Here are a few highlights from the October conversation Choy had with McKinsey on how “GSK is responding to COVID-19, how the company is guided by its values and what global companies can do to succeed in Asia during COVID-19 and beyond.”
On tech and digitalization
“Even before the pandemic, people were getting more digitalized and using technology in ways we couldn’t imagine before. We need to accelerate our use of digital to engage with consumers, customers, and healthcare professionals.”
On company values
“During the pandemic, and even Chinese New Year, our manufacturing site employees still went back to work; our supply chain continued to deliver products to customers. We demonstrated a deep commitment to help patients even as we worked to keep our employees safe and healthy.”
On speeding customer response
“Our decision tree is based on empowerment of our people—the trust of the leadership in the people on the ground. We give them whatever support and resources we can. In that sense, decision making is on the local level.”
On leadership qualities
“The first quality I look for is how they prioritize; I want to see how they consider opportunities and challenges and if they can quickly identify priorities. The second is how they shoulder their leadership responsibilities and accountabilities, and how well they connect with people even under remote conditions.”
Frans VanOudenallen, Olin’s director of executive career development, is retiring to spend more time with his 15 grandchildren and to travel. His last day is January 22.
VanOudenallen, 74, has worked for Olin for more than 12 years, sharing his wisdom, time and passion with Executive MBA students and alumni. He built Olin’s first career development program for EMBA students and managed a successful TEAM EMBA community, which now has 1,149 members who are at the ready to assist other EMBAs in their careers.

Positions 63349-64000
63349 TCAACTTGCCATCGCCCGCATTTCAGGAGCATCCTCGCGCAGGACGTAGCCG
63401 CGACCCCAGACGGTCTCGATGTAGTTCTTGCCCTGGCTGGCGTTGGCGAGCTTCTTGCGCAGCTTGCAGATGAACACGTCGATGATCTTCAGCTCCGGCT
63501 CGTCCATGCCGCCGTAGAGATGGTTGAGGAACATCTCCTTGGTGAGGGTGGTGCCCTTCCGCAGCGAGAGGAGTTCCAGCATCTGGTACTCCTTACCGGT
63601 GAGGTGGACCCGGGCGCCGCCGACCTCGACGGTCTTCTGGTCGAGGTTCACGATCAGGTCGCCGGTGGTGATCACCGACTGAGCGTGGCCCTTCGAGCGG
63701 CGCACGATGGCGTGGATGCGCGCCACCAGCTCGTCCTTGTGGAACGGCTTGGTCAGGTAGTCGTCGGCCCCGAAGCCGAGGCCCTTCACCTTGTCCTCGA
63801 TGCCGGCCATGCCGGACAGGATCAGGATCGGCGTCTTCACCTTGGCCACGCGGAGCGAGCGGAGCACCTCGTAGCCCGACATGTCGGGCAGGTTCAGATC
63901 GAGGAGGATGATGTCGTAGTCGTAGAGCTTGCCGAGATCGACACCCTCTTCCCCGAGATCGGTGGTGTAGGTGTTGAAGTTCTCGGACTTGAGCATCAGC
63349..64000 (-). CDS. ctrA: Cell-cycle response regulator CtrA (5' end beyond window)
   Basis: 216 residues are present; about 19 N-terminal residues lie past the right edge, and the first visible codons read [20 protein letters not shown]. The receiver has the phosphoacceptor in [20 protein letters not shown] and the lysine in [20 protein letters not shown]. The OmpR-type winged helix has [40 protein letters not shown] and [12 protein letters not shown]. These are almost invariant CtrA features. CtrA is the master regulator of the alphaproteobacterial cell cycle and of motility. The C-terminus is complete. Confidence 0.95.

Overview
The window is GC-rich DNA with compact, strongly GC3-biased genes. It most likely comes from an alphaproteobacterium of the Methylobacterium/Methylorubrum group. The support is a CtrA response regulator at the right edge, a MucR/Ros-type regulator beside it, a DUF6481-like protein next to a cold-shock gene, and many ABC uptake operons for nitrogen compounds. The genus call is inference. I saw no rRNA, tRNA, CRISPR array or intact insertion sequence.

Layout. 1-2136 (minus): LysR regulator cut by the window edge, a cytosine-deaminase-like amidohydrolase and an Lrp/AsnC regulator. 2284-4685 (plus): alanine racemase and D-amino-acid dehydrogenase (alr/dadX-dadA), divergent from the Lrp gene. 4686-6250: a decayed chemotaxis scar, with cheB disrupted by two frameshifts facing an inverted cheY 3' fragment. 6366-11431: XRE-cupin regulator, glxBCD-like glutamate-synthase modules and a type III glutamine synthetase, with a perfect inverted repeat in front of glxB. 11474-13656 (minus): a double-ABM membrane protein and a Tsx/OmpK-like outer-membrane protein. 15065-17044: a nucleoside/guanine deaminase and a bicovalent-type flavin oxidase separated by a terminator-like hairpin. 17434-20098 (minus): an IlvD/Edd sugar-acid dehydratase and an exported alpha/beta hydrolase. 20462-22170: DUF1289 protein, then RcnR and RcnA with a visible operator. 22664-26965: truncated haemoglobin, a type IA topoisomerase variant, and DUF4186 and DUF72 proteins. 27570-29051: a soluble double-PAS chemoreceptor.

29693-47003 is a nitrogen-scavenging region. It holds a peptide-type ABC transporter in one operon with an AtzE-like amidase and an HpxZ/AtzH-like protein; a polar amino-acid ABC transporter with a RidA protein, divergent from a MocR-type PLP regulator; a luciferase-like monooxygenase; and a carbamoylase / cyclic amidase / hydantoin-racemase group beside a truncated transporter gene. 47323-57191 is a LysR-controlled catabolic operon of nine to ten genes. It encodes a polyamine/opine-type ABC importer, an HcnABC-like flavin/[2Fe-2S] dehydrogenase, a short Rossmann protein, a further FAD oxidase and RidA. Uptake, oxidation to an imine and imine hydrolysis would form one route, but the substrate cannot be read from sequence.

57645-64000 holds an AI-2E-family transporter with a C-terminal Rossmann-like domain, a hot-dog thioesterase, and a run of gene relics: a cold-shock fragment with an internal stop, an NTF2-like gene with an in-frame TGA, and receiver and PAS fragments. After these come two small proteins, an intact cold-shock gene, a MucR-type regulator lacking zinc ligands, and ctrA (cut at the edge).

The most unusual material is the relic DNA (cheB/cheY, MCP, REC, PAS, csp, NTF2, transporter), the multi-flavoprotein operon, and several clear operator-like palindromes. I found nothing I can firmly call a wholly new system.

In all, VanOudenallen has coached more than 1,000 executives, including in Mumbai and Shanghai.
“The effective career coach cares,” he said in a recent interview on Zoom. “I would rather have as a coach someone who has average skills and cares about the person than someone who has terrific skills but doesn’t really care and blows you off, changes appointments, etc. And that’s what really is the essence of coaching. We should have that feeling of doing whatever we can to assist them in their career.”
VanOudenallen’s own coaching skills are top-notch, according to pages upon pages of letters from numerous EMBAs.
“Frans has impacted so many people’s lives, and many are grateful for his advice and unwavering commitment to their career success,” said Jen Whitten, associate dean and director of Olin’s Weston Career Center.
‘Able to draw out the best in us’
Take Don Halpin, EMBA 46, a retired US Air Force colonel and pilot. “You know how you meet people in your life who are remarkably humble but have incredible impact?” he asked. “Frans is one of those.”
Halpin met VanOudenallen in 2014 when Halpin enrolled at Olin. In 2018, Halpin was transitioning from healthcare systems engineering and product innovation in Peoria, Illinois, to the unknown in St. Louis. “Frans was there, ready to help.”
VanOudenallen “was always able to draw out the best in us and help us see things that we didn’t see naturally,” Halpin said. Essentially, VanOudenallen helped Halpin translate his military background into the language of other industries.
“He helped us draw out the gold that we didn’t know was there,” Halpin said. “He could take people like me, with a military background. He took doctors. He took people from the corporate world. It didn’t matter the background. He was able to draw out the essence of that person’s personal brand, their passion, what they’re really good at, and help them craft their message as these people are going into a new environment.”